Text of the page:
HOW TO GET RID OF COMMON CHRISTMAS TREE BUGS
There’s nothing quite like picking out a freshly cut Christmas tree to celebrate the holiday season. But with that tree can come a lot of nasty little bugs just waiting to enjoy the comfort of your cozy home.
You’ll want to do everything you can to make sure you get a tree that’s as bug-free as possible, so you can keep it from hanging around your home beyond December. But exactly what kind of bugs are you looking for? And how can you get rid of these pests? Below, you’ll learn everything you need to know about Christmas tree bugs, where they like to hang out, and how to get rid of them safely.
What are the most common Christmas tree bugs?
There are a few different types of bugs that could be living in your Christmas tree, says Chad Gore, Ph.D., an entomologist and market technical director with Ehrlich Pest Control. Here are the most common ones to keep on your radar:
These little critters love to suck sap from your tree. They look similar to ticks , but they have six legs and are typically a few millimeters long. Aphids are often black or brown (but can also be red or green) and some may develop wings.
These insects are tiny and the layer of wool-like wax they produce can look like a small dusting of snow on your tree (usually around the buds, candles or needle bases of Christmas trees). The insects underneath may be yellow or purple in color.
The eggs of these scale insects look like small white spots on the needles of your tree, almost as if it has white paint spots. These infested needles often fall off early. When they hatch, small red beetles are produced.
Spiders are predatory feeders, so they try to feed on the insects that live on the tree, Gore says. Also, worth noting: if you see a bird’s nest in a tree that interests you, choose another. They may contain mites and other parasites.
These beetles are about the size of a grain of rice and have red, brown or black coloring. They like to feed on stressed trees, so it is possible that they colonized before the tree was harvested. Bark beetles prefer moist wood, so do not pose a threat to structures in your home, such as furniture.
These small winged insects, also called bark lice or book lice, like to eat mold or fungus that may be on your tree. They are usually brown or gray in color and die quickly in homes due to low humidity. Despite their name, they are not typical aphids and do not bite or feed on humans.
In some areas of the country, you might also see praying mantises in your tree, Gore says. You may even find their egg cases on the branches, which are large and brown. In that case, take that part of the branch outside so it doesn’t hatch inside.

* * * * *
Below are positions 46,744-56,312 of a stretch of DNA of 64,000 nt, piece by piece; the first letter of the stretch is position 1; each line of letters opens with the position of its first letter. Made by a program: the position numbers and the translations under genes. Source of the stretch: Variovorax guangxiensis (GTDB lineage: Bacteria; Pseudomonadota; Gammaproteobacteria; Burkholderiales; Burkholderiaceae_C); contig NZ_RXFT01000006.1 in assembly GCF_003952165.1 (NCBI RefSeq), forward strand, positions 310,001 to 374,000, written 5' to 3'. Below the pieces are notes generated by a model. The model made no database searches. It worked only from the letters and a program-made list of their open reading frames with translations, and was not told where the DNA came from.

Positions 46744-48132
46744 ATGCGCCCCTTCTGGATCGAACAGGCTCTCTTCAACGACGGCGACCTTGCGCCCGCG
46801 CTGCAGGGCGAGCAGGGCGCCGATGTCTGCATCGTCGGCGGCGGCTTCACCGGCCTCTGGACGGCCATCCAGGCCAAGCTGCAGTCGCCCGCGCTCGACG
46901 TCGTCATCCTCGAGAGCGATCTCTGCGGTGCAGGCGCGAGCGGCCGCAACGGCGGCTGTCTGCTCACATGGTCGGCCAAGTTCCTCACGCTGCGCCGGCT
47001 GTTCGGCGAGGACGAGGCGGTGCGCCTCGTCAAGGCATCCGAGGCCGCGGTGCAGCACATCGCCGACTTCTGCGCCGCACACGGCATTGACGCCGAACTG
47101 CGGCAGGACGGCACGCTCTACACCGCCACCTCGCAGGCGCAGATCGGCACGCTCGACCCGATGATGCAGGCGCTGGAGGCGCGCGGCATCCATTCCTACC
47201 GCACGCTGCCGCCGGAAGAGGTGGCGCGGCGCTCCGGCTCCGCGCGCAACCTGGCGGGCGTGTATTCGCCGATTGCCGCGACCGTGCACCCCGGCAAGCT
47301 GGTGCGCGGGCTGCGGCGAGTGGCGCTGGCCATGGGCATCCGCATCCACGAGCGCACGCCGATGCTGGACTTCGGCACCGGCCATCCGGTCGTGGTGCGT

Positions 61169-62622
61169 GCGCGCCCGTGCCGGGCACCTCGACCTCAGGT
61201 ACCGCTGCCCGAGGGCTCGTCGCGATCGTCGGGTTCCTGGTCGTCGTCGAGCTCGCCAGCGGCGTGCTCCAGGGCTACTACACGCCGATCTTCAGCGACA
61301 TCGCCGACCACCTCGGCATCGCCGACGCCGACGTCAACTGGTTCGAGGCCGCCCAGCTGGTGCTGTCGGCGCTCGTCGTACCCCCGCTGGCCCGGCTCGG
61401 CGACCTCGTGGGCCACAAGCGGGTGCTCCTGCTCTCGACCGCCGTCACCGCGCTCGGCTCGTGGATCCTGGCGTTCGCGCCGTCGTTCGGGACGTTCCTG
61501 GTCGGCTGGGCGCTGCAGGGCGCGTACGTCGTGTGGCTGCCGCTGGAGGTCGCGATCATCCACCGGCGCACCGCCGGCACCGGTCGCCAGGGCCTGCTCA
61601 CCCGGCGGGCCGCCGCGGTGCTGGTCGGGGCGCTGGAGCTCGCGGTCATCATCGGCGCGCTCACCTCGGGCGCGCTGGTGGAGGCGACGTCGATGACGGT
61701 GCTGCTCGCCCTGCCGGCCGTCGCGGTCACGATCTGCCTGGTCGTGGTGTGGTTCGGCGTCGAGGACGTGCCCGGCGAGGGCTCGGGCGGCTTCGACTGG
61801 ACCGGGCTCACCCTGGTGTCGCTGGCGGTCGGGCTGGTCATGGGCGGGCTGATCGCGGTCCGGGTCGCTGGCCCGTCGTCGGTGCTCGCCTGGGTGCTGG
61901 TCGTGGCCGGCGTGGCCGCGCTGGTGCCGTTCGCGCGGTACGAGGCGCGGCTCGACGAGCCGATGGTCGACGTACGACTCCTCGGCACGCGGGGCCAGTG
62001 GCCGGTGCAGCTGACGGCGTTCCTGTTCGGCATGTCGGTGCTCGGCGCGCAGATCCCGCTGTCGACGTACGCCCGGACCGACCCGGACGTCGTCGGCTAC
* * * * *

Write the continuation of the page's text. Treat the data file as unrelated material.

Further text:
Where do beetles prefer to hang out in Christmas trees?
It depends on the bug. Scale and aphids are sap-feeding insects found on the trunk, limbs and woody parts of the tree. This is also where bark beetles and psocids are found, Gore says.
Adelgids are more likely to be found on the branches or green parts of the tree, and they can lay white and sac-like eggs, with thin webbing around them, Gore says, adding that they can be found very easily against the green of the branches.
As for spiders, they’ll show up anywhere in your tree. They might hide on the trunk or in the branches of the tree, Gore says.
Do you have to worry if you find bugs in your Christmas tree?
Although it’s gross and not ideal, these bugs usually won’t harm you. No need to panic if you find a pest on your Christmas tree, Gore says. Most of these bugs prefer to eat plants, so they won’t bother you much. Although it’s unusual, some spiders can bite, Gore warns, so it’s not a bad idea to wear gloves when handling your tree and setting it up indoors.
In some cases, if there is an egg mass on a tree, bringing it into a warm room can speed development and hatching. That could cause concern if hundreds of tiny insects suddenly appear around your tree, Gore says. However, these cases are rare.
How to safely get rid of Christmas tree bugs.
The best way is to use your vacuum cleaner. Simply vacuum up the pest and then empty the canister or remove the vacuum bag, Gore says. Place the contents in a larger trash bag, seal the trash bag and take it to an outdoor trash can or garbage can.
Do not use an OTC insecticide on or around your Christmas tree.
You definitely do not want to use an OTC insecticide on or near your Christmas tree. Many can be flammable and the heat from the Christmas tree lights could be enough to cause a problem, Gore warns.
Some sources recommend treating the tree with diatomaceous earth, a powder that kills insects by drying them out. It would certainly kill insects that came in contact with it and were exposed to enough of it, Gore says, but it doesn’t work very quickly. He also adds that the average homeowner may over-apply the product, resulting in unnecessary exposure to householders. If you have pets that like to mess with a tree, you don’t want them getting it on or in when they pick it up.
If you think the infestation is too large to handle on your own, simply remove the tree from your home – it’s best to just get a new one or artificially plant one.
Here’s how to prevent Christmas tree beetles
Gore recommends the following steps when buying a tree:
Examine the tree. It’s never a bad idea to bring a bright flashlight when choosing your tree, Gore says. Shine the light on the tree trunk in several places and look for insects or eggs. If you see them, try another tree.
Shake your tree. Many places have a mechanical tree shaker that can be used, but if one isn’t available, Gore recommends giving your tree a good shake or two before putting it in your car or house.
Double check. Just to be sure before you take the tree into your home.
Again, if you happen to spot a bug or two in your tree, don’t panic. But a few preventative measures can go a long way toward keeping pests out of your place.